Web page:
The highlights: A rolling jazz version of “Me and Bobby McGee,” tender and spare versions of “Blue Eyes Crying in the Rain” and “Always on My Mind” and a couple  crowdpleasing newer tunes, “I Ain’t Superman” and “Roll Me Up and Smoke Me When I Die.”

Willie Country (December 1986)

Monday, December 2nd, 2019

Willie Country
By Don Holland

Howdy!  Willie Nelson came to Abbott on Wednesday, December 3, and it was not so long  before he was surrounded by a lot of friends and fans who turned out to greet him.  Willie was accompanied by his sister Bobbie who plays the piano when they perform with the band.  They had come to Abbott to shoot some publicity photos to be used on the cover of a gospel music album that will be released in the future.  The reason why they came to Abbott is to have the photos taken in front of the Methodist Church that Willie and Bobbie attended when growing up here in Abbott.

Willie and Bobbie were dressed in their Sunday-go-to-meeting finest.  You can see for yourself how sharp they looked in the photos that have been placed on various pagers of the paper.


Rev. Wayne Dunson, the present preacher at the Methodist Church, is the same one that preached there when Willie and Bobbie attended in their youth.  He was in the area when Willie and Bobbie showed up and asked me to take a photo of him and Willie.  “But, he whispered in my ear, I need to go over and change my coat before you take the picture.  I don’t think it would look right with Willie looking more like a preacher than I do.”


Yours truly really enjoyed seeing Willie in Abbott.  He had come through town several times during the past month or so and I was always out of town and missed him.  Again, true to form, I was out of town, but Jan got on the telephone and had me located in Waco.  My brother Ben found me as the screen printers where I was picking up some new T-shirts of Willie as the Red Headed Stranger, and got the message to me.  I returned to Abbott immediately and was able to get the photos that you see in this issue.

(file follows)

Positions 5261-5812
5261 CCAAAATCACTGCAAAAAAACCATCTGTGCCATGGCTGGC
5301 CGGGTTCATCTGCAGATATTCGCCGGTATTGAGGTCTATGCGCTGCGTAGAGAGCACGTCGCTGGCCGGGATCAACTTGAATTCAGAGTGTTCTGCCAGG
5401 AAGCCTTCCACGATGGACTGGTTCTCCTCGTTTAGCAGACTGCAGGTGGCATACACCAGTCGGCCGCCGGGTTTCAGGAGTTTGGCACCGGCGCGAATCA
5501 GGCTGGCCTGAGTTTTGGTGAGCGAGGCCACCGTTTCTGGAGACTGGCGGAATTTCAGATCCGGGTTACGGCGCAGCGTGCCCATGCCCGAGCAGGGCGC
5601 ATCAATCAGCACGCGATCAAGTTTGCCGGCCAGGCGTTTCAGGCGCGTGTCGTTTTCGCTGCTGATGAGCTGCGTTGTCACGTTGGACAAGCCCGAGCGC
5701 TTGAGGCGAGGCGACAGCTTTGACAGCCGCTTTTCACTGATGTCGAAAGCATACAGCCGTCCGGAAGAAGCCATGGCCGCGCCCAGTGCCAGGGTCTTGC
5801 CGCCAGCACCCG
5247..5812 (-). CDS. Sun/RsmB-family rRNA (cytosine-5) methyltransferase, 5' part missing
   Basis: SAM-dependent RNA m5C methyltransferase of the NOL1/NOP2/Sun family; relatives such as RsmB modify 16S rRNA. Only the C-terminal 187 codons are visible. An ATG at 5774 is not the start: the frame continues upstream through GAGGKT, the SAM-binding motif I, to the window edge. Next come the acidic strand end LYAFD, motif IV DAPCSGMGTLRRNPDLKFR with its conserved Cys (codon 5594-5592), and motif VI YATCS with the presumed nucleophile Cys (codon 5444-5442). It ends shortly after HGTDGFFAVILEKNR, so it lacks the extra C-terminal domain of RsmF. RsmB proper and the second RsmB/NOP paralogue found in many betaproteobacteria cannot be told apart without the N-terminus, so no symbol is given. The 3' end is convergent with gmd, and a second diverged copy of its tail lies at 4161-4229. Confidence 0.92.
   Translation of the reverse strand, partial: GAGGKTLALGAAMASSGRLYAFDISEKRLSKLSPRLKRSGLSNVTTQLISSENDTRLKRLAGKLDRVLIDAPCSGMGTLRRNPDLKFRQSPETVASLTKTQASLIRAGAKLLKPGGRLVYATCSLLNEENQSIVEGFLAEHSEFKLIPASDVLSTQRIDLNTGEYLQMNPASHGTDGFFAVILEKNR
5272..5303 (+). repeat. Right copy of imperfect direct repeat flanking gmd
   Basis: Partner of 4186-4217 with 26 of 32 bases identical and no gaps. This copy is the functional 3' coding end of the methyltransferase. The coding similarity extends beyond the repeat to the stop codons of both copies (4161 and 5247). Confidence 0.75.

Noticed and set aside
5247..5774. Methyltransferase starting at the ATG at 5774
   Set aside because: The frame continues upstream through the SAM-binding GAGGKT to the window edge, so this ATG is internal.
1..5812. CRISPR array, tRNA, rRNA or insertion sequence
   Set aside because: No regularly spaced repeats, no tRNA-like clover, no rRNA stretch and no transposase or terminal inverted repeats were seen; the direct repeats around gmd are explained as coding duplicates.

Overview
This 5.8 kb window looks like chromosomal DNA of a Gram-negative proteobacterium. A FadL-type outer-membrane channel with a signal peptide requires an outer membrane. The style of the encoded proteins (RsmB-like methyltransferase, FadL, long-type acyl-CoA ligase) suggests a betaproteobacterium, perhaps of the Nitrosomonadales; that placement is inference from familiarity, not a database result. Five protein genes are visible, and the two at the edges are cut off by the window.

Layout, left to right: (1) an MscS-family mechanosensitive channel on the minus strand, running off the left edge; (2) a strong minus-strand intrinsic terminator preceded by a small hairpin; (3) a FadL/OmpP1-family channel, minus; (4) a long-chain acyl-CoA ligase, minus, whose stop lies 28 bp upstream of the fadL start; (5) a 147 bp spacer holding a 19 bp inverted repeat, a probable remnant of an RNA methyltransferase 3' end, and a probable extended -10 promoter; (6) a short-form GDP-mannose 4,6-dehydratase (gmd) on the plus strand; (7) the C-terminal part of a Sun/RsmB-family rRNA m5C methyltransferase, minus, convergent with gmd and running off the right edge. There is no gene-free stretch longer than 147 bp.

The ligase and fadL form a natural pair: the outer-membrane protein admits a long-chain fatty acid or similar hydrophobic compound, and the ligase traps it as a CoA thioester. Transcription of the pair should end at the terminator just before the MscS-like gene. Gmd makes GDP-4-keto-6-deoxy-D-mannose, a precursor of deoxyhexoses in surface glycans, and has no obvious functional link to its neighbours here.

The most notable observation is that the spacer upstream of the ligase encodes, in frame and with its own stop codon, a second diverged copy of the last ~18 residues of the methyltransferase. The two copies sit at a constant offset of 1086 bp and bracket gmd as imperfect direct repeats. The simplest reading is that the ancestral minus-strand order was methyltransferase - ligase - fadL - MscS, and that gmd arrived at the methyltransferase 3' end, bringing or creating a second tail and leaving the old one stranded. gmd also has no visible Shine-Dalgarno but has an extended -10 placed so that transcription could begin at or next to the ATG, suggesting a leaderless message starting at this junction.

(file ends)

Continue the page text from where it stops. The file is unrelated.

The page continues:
While chatting with Willie, I asked him whether the movie entitled “The Red Headed Stranger” would be released.  He said, “Plans are made to release it February 19, 1987.”  So all of you fans stay on the lookout for the movie and remember you can get tee shirts and pictures of Willie as the Red Headed Stranger right here through the Souvenir Shop, either in person or by mail order.

Some of you no doubt read about the Susie Nelson Show that we had booked at the VFW Club in Cameron, Texas, this past November 15th.  The show was very successful as the folks there enjoyed the music and singing of our stars Susie Nelson and her band and Chris Robbins with Stagecoach Symphony.

Several phoots that I took are included in thgis issue (page 7) for your eyeballs’ pleasure.  Enjoy!  Also, we appreciated a big fan of Willie’s coming to the show — Ann Willis of Temple.  Ann showed me a lot of photos that she has taken around the countryside and we will try to run some of them in future editions.